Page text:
Nearly $1 million contract awarded for marine anode installation

The borough assembly approved a $880,294 contract with Juneau-based Global Diving and Salvage to install corrosion-inhibiting anodes at Heritage Harbor and in two locations at The Marine Service Center.

The project is funded through Port and Harbors reserves.

Last March, the Port and Harbors Department discovered that anodes were never attached to the steel pilings at Heritage Harbor when it was completed in 2009. Anodes are pieces of oxidizing metal that prevent underwater corrosion — including them is the industry standard at harbors.

The department also found that The Marine Service Center boat haul-out pier and T-dock were also never fitted with anodes when they were designed and constructed.

Divers will install 592 anodes at Heritage, 100 at the boat haul-out and 102 at the concrete dock.

Harbormaster Steve Miller is not certain why anodes were left off of the facilities over a decade ago, but he guesses that either a serious oversight or funding issue caused the problem.

The borough also invested up to $50,820 in inspection services from Juneau-based PND Engineers to ensure that the anode installation work is performed correctly.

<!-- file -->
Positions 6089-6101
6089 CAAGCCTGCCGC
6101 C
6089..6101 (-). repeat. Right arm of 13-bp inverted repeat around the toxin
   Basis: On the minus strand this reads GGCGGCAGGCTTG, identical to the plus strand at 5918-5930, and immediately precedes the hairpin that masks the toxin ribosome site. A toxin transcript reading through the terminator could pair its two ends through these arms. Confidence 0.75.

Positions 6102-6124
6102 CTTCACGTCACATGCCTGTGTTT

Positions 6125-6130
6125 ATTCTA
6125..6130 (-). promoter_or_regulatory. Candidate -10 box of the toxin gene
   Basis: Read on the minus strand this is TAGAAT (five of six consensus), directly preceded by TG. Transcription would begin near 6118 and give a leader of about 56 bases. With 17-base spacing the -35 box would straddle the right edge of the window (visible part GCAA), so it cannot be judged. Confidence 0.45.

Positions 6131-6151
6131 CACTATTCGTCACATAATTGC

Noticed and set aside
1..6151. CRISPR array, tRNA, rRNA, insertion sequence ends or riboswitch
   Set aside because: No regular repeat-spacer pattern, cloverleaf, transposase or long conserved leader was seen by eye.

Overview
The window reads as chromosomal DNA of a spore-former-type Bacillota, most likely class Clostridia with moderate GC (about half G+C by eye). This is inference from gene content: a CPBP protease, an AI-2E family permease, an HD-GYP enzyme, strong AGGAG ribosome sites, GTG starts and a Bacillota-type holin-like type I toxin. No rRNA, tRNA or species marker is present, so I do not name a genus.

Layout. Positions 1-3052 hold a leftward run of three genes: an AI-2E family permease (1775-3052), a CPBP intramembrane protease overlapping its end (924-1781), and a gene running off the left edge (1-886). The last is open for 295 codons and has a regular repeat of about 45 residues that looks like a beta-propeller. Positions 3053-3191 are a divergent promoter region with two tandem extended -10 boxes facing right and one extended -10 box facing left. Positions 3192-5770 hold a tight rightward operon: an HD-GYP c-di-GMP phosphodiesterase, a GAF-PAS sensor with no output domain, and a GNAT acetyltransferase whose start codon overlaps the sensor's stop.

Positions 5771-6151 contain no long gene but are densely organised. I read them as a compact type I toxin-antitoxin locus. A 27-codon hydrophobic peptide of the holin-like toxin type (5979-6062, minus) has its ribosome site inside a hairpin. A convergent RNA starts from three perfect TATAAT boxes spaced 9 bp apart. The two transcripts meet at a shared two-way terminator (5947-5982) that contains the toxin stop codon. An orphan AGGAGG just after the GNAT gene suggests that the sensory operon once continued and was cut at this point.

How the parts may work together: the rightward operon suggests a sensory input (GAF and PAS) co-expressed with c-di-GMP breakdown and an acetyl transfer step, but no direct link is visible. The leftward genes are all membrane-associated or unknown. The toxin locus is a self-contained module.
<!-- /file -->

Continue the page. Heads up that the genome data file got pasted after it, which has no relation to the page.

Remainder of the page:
“We don’t have any experts in town to do this,” said Borough Manager Jeff Good at the Oct. 10 assembly meeting. Borough staff hope to avoid any other oversights at the harbor by “(spending) the extra money to make sure it’s done right (and) make sure it meets all the design specs.”

The firm has contributed to a variety of borough projects in the past, including design work for the Mount Dewey trail extension and Shoemaker Bay Harbor.

The inspection costs bring the total project funding to $931,114.

Miller is not certain when work will begin, but since ordering and shipping the anodes could take months, he anticipates a February start date.

As the project approaches, the department will notify harbor and Marine Service Center users about the effect that anode installation will have on operations. “As soon as we have information, we will be sharing that with the public,” Miller said.

Though the assembly awarded both contracts to the lowest bidders in accordance with borough policy, Assembly Member Jim DeBord questioned whether this was the most cost-effective approach in the long run.

The next lowest bid, from Ketchikan-based Alaska Commercial Divers, was only $3,231 more than the bid from Global Dining and Salvage, DeBord pointed out.

“Is there a better company,” he asked, “is there anything outstanding that would be worth potentially going with a couple thousand bucks more?”

“It just really kind of burns me up that we go with the lowest bidder,” he continued later in the meeting, especially since companies can bump up their prices with additional funding requests once work is underway. “We have our backs to the wall and there isn’t really another option.”

 

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